Wednesday, March 19, 2014

What has Putin achieved through his 'annexation' of the Crimea?

Since the break-up of the former Soviet Union and the transfer of assets to a group of oligarchs, most of whom (those that survived Putin’s new-age purges) are closely aligned to Putin, we have seen pressure gradually build on those ‘border area ‘nations,’ to either toe the line re Moscow’s ‘needs,’ or succumb completely and re-join the new Russia. Crimea is the case we are seeing now and we can be sure that Putin has not finished re Ukraine. He will not be content, if he could ever reach that state, until most of Ukraine is back in his clutches. That which remains will be week, economically unless the EU pours in massive amounts of reconstruction, to the point that Ukraine can make its own way. Unfortunately, the Russians are not totally amiss when they talk about corruption in Ukraine, a sure fire formula to drain any gains made re the input of the EU. Of course the Russians should know all about that facet of the new economic order in Russia but they dare not speak of it.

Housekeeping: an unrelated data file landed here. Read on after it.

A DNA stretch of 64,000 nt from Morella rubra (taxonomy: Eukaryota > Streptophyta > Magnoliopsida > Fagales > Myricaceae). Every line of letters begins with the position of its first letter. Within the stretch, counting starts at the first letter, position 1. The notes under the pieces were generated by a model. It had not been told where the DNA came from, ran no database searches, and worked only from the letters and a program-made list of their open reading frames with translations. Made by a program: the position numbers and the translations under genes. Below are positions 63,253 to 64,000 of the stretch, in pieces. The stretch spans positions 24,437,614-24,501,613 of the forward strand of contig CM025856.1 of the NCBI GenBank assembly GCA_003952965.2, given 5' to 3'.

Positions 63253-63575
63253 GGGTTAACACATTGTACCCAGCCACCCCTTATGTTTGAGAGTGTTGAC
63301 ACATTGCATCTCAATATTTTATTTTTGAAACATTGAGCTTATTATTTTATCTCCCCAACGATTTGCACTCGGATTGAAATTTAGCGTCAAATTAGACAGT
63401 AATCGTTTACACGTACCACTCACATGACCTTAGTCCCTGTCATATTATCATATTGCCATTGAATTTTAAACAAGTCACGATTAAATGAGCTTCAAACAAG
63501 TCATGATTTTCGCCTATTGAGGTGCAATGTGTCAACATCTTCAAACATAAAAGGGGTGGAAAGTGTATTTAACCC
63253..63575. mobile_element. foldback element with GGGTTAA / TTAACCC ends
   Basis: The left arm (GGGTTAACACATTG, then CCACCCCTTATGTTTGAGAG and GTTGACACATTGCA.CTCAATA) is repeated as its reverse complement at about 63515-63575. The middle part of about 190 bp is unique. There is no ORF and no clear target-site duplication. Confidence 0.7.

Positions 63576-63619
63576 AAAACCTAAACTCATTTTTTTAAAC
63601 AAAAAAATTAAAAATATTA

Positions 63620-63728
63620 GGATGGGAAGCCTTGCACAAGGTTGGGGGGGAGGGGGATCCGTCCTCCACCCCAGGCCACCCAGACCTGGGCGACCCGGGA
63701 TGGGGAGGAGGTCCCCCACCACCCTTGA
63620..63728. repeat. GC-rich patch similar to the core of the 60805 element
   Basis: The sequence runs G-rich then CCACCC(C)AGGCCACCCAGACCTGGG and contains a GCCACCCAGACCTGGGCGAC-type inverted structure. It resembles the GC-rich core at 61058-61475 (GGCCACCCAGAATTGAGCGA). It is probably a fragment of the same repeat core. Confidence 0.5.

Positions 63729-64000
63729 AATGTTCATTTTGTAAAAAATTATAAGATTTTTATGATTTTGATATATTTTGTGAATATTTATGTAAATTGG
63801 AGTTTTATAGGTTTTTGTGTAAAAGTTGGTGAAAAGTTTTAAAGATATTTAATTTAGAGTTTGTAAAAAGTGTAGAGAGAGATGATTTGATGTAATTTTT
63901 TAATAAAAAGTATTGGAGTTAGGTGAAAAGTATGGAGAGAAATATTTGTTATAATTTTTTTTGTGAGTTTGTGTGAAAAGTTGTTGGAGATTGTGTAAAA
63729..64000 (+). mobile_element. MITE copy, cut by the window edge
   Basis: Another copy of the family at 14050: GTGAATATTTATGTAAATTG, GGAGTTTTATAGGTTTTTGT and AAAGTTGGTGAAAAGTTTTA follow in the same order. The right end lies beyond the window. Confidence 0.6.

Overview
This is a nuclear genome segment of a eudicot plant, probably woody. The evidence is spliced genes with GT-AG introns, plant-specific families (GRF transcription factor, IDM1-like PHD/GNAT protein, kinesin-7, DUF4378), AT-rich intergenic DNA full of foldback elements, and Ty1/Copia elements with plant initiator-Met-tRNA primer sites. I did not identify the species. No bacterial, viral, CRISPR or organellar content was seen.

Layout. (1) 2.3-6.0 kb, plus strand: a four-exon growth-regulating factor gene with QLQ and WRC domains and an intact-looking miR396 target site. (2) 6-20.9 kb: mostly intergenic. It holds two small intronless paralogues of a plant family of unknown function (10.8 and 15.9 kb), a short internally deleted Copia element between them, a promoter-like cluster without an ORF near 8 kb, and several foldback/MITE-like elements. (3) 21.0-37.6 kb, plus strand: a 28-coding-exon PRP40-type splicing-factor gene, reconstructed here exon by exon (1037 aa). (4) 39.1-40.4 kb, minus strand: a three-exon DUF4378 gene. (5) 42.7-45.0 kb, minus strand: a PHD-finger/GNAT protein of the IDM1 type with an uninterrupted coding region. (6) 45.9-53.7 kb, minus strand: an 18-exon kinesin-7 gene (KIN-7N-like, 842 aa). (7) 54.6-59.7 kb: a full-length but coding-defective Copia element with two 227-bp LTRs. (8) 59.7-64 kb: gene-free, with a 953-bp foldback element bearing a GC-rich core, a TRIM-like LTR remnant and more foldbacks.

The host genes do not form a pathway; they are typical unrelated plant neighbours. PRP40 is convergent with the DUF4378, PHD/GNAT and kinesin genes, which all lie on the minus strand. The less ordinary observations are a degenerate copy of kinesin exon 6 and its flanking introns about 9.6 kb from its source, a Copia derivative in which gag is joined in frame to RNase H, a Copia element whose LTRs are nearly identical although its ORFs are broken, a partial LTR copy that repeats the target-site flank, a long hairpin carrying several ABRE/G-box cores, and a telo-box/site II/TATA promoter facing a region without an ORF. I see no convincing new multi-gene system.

I am not without some sympathy re the aspirations of the majority of Crimeans; most of whom would vote in a fair election to go back to the ‘motherland,’ but the figures put out by the ‘electoral process,’ are hardly believable. The so-called free referendum was fraught with inconsistencies and unfair access to media re publicising the ‘questions’ on the voting paper. One would also question the choices available—the words were loaded in favour of the final outcome.

Has Putin gained from this saga? NO---more Russians are seeing him for what he is--- a new age Stalin or Tsar. They have diminishing opportunity to challenge the journey that Putin is taking Russia—one headlong to economic isolation and one that could curtail growth in the EU and beyond. Putin’s plans are egocentrically motivated and do little to build stability in the region and the world at large. That does not mean that that the USA is a shiny example of ‘a hands off approach to self-determination,’ amongst the family of nations. Russia, the USA and others have much in common; it is that Russia appears to be the bully of the moment, but their protestations about USA foreign policy are not without some merit.

Opposition to Putin will continue and one fact that we all know is that---‘no one last forever.’ In the meantime the damage he inflicts n the Russian psyche will take years to heal. He also cements in a ‘culture’ that relies on naked power to lead a nation. Real democracy in Russia is the real loser.

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